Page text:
China authorities tighten formulation regulations

By Simon Pitman

- Last updated on GMT

Related tags: Skin care line, Cosmetics, China

In line with huge growth in the market for cosmetics and toiletries
and the recent scare of the P&G SK-II skin care line, China
authorities have more than doubled the number of banned substances
for formulations.

The move adds a further 790 new substances to the list of banned ingredients for the production of cosmetics, the Ministry of Health announced at the end of last week.

The move builds on the Ministry's initial ban of 412 substances, first introduced in 2002.

According to reports from Xinhua the ban should come into effect by July 1, when all manufacturers are expected to comply with the new regulations.

The news report also said that the revised list modified the outlawed raw materials for hair dyes and sunscreen products, as well as toughening up the methods used in the testing of banned substances.

The ban focuses on substances that are deemed to be potentially dangerous to human health and also aims to bring China in line with international regulations, particularly more stricter regulations in Japan, Europe and the US.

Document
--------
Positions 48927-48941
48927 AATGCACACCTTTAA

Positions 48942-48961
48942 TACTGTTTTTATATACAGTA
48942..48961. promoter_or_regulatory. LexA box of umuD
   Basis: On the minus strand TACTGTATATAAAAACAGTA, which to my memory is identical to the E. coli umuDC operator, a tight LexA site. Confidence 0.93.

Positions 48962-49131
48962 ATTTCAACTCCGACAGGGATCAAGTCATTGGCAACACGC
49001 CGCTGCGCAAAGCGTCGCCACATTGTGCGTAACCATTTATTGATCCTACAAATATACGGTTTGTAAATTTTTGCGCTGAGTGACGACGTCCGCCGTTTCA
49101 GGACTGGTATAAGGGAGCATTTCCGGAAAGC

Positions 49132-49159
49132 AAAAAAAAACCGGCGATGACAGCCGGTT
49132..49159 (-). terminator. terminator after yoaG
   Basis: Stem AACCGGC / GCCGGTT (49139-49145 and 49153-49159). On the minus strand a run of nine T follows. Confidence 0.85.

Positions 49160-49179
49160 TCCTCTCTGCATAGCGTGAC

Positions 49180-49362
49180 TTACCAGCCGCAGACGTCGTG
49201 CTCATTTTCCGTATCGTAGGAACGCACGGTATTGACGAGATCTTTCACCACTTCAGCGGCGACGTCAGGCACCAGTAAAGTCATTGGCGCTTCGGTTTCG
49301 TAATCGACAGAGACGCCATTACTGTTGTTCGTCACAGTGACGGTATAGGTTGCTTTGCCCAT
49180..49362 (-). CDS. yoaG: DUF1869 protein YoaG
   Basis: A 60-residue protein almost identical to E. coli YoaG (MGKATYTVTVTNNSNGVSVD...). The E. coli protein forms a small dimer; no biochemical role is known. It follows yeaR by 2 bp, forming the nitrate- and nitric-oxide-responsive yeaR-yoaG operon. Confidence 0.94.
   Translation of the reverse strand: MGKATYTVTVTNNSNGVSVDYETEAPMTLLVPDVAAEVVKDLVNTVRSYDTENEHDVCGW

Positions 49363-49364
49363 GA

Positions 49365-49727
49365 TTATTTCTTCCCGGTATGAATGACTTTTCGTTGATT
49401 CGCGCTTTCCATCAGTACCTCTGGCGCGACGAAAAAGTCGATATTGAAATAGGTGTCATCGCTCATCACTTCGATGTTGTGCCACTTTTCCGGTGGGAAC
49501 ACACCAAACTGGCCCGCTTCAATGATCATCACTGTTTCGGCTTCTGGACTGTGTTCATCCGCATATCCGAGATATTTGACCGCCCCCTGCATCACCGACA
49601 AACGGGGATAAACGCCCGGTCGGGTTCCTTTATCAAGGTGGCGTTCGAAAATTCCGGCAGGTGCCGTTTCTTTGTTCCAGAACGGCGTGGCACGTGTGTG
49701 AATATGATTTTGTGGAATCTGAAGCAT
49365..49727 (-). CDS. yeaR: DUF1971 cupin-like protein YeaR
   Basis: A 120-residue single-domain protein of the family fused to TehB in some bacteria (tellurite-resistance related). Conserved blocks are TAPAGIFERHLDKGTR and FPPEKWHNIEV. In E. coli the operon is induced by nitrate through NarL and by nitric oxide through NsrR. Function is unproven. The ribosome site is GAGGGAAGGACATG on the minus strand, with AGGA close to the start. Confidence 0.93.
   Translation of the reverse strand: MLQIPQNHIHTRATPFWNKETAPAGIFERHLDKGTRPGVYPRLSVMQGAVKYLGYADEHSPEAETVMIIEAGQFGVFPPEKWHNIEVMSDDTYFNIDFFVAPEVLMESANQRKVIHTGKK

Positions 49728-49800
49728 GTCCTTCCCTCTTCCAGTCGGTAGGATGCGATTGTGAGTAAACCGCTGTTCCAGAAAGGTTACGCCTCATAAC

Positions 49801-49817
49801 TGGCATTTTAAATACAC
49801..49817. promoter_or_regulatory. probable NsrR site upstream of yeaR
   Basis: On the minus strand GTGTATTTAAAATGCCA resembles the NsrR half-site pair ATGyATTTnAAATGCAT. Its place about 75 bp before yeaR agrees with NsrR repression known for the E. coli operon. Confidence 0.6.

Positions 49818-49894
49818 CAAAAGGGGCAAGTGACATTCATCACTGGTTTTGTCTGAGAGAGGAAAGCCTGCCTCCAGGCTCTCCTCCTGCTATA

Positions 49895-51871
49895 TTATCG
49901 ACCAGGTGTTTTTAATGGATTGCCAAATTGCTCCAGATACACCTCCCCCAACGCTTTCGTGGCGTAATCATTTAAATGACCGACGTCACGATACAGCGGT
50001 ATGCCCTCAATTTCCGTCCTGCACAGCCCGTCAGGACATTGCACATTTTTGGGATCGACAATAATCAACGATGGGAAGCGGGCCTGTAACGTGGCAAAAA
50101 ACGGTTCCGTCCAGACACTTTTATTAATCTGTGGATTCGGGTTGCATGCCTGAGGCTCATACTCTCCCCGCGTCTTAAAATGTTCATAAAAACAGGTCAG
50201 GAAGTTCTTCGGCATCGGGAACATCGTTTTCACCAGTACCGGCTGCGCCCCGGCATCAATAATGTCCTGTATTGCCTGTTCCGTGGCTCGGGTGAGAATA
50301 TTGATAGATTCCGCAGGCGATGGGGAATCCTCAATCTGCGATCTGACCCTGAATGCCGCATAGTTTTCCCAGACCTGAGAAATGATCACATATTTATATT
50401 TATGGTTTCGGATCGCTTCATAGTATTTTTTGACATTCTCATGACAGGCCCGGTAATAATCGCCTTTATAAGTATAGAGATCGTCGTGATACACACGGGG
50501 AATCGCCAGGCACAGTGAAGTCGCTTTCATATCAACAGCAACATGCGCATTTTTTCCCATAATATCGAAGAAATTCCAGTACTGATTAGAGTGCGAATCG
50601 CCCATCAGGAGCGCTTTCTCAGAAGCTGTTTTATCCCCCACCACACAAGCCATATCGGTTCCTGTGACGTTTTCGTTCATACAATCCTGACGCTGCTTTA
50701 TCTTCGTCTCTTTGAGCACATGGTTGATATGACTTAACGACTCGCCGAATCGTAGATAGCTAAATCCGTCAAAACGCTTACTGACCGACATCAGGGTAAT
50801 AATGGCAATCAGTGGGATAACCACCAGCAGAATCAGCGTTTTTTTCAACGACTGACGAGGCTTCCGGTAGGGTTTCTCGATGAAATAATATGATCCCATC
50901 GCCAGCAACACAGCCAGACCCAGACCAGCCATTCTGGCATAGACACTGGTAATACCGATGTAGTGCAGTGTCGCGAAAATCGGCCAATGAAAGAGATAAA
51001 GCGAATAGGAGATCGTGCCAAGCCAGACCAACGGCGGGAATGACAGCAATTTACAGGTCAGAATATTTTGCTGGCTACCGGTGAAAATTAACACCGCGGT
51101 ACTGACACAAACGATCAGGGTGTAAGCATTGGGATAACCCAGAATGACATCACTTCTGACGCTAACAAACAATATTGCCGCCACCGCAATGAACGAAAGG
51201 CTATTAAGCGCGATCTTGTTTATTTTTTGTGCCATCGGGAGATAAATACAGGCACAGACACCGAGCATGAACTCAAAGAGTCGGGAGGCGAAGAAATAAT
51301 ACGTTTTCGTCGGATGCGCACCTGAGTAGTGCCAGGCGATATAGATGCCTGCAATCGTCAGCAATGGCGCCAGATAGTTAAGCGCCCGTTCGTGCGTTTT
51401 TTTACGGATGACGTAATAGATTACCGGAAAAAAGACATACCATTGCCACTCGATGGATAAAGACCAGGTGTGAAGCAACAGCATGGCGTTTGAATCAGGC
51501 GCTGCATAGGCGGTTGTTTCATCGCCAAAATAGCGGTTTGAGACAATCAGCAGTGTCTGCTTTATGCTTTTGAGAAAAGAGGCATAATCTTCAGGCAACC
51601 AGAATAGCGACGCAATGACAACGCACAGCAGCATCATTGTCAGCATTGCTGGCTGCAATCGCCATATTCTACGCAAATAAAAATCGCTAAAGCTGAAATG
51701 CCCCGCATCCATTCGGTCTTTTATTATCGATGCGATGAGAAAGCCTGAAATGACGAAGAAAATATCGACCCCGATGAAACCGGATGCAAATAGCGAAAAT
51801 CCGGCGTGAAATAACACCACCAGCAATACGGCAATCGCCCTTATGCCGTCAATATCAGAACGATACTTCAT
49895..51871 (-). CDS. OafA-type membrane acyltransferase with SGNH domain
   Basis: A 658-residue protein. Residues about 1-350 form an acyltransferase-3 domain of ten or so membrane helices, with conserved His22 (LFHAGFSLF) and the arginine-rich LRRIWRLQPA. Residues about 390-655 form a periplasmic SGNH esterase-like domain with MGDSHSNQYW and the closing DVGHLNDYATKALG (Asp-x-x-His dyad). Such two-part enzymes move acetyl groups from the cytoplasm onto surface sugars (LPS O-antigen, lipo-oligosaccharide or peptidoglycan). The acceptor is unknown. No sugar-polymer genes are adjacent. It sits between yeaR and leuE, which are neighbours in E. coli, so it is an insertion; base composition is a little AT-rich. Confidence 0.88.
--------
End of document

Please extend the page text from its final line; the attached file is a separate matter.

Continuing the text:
This will also help to position China cosmetics and toiletries on an international platform, allowing producers to tap into the huge potential that these markets represent, particularly for mass market products.

Exports of cosmetic products from China are estimated to have risen 20 per cent during the course of 2006, meaning China is rapidly emerging as a world-wide hub for the cosmetics industry.

Estimates put the value of cosmetic and toiletry exports expected at $630m in 2006.

The ministry is hoping to improve China's image on the global cosmetics and toiletries platform, following allegations by many industry experts that regulation in the country is weak and that there is little supervision from authorities.

This was highlighted towards the end of last year, when China authorities banned P&G's cosmetic skin care line SK-II after testing found that it contained potentially dangerous heavy metals.

Although the line was said to be made in Japan, the resulting debacle ended in authorities declaring that the skin care line was in fact safe and it has subsequently been relaunched on the market.

The incident highlighted the need for comprehensive testing as well as the need to firm up the list of illegal substances, following the resulting confusion that ensued after P&G were asked to withdraw the line from all retail points in the country.

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